The effects of intravenous insulin infusions on early mortality for patients with acute coronary syndromes who present with hyperglycaemia: A matched propensity analysis using data from the MINAP database 2008–2012

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    BACKGROUND: In acute coronary syndrome, the use of intravenous insulin infusions (IVII) to control hyperglycaemia is based on limited evidence of survival benefit. AIMS: To compare 7 day survival for patients receiving IVII compared with those receiving routine care to control admission hyperglycaemia (>=11 mmol/l) in acute coronary syndrome. METHODS AND RESULTS: We used matched propensity analysis to examine observational data from the MINAP database between 2008 and 2012. We matched 5974 pairs of patients. We separately examined outcomes for ST elevation (STEMI) and non ST segment elevation (NSTEMI) infarctions, and those without known diabetes and those with type 2 diabetes. Survival benefit from the use of IVII was seen only in patients with STEMI not known to have diabetes at admission (adjusted hazard ratio (HR) 0.77 (95% confidence interval (CI) 0.64-0.92), p=0.005). Those with STEMI and existing type 2 diabetes who received IVII showed similar outcomes to routine care (HR 0.99 (95% CI 0.80-1.23), p=0.931). In patients with NSTEMI IVII was associated with significantly worse adjusted 7 day survival outcome than routine care, regardless of diabetes status; for those without known diabetes, HR 1.50 (95% CI 1.04-2.16), p=0.029, and for those with type 2 diabetes, HR 1.35 (95% CI 1.08-1.70), p=0.010. CONCLUSION: As used in current clinical practice to treat hyperglycaemia in acute coronary syndromes, IVII appears to be of benefit only for patients with STEMI who are not known to have diabetes. IVII is associated with adverse early outcomes in patients with NSTEMI

    Association between environmental tobacco smoke exposure and dementia syndromes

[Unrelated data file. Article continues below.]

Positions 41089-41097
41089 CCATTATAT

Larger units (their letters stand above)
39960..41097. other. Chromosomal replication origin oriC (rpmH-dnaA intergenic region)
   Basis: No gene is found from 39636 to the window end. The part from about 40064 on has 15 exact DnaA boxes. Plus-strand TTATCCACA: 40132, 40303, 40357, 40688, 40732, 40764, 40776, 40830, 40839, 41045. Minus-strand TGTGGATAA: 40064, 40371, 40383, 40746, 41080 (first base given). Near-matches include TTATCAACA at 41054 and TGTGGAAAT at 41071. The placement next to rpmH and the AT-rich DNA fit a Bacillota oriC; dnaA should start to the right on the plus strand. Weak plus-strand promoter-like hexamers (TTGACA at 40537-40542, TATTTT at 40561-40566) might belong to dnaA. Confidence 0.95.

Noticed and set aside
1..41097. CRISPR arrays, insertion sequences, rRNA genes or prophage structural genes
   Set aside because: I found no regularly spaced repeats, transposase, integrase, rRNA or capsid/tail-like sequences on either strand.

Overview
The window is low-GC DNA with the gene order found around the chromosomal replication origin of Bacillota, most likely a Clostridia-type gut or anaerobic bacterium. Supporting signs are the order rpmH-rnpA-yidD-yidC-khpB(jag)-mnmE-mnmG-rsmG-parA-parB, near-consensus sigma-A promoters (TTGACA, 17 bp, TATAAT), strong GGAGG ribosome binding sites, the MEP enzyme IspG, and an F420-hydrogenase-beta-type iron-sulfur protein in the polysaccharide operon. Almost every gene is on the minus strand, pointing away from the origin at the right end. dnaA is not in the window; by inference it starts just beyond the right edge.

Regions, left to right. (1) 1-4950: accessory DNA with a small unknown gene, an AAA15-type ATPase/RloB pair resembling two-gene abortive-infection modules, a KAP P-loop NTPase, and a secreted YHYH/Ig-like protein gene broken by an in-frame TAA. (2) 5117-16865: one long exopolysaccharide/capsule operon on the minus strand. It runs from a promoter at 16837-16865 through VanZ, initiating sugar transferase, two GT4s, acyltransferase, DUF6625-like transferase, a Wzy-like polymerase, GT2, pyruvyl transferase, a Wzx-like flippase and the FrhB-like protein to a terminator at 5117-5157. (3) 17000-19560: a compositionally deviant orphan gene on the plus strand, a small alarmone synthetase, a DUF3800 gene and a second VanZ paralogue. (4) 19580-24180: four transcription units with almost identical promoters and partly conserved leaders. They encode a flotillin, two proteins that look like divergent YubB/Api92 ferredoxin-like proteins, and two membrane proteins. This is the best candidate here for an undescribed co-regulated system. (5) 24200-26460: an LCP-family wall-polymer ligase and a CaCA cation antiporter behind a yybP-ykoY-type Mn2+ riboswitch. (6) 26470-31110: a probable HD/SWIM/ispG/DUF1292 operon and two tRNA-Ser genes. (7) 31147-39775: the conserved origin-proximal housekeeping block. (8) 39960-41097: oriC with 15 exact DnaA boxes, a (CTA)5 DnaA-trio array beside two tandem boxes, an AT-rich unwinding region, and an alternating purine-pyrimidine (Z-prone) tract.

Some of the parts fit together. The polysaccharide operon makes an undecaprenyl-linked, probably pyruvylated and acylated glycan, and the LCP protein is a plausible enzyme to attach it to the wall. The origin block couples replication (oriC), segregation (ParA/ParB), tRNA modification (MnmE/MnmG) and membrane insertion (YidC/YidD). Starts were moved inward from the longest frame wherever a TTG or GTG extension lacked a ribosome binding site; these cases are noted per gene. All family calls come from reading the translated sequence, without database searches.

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    © 2020 The Authors. Published by BMJ. This is an open access article available under a Creative Commons licence. The published version can be accessed at the following link on the publisher’s website: http://dx.doi.org/10.1136/oemed-2012-100785Objectives: Environmental tobacco smoke (ETS) has a range of adverse health effects, but its association with dementia remains unclear and with dementia syndromes unknown. We examined the dose-response relationship between ETS exposure and dementia syndromes. Methods: Using a standard method of GMS, we interviewed 5921 people aged ≥60 years in five provinces in China in 2007-2009 and characterised their ETS exposure. Five levels of dementia syndrome were diagnosed using the Automated Geriatric Examination for Computer Assisted Taxonomy instrument. The relative risk (RR) of moderate (levels 1-2) and severe (levels 3-5) dementia syndromes among participants exposed to ETS was calculated in multivariate adjusted regression models. Results: 626 participants (10.6%) had severe dementia syndromes and 869 (14.7%) moderate syndromes. Participants exposed to ETS had a significantly increased risk of severe syndromes (adjusted RR 1.29, 95% CI 1.05 to 1.59). This was dose-dependently related to exposure level and duration. The cumulative exposure dose data showed an adjusted RR of 0.99 (95% CI 0.76 to 1.28) for >0-24 level years of exposure, 1.15 (95% CI 0.93 to 1.42) for 25-49 level years, 1.18 (95% CI 0.87 to 1.59) for 59-74 level years, 1.39 (95% CI 1.03 to 1.84) for 75-99 level years and 1.95 (95% CI 1.34 to 2.83) for ≥100 level years. Significant associations with severe syndromes were found in never smokers and in former/current smokers. There were no positive associations between ETS and moderate dementia syndromes. Conclusions: ETS should be considered an important risk factor for severe dementia syndromes. Avoidance of ETS may reduce the rates of severe dementia syndromes worldwide.Published versio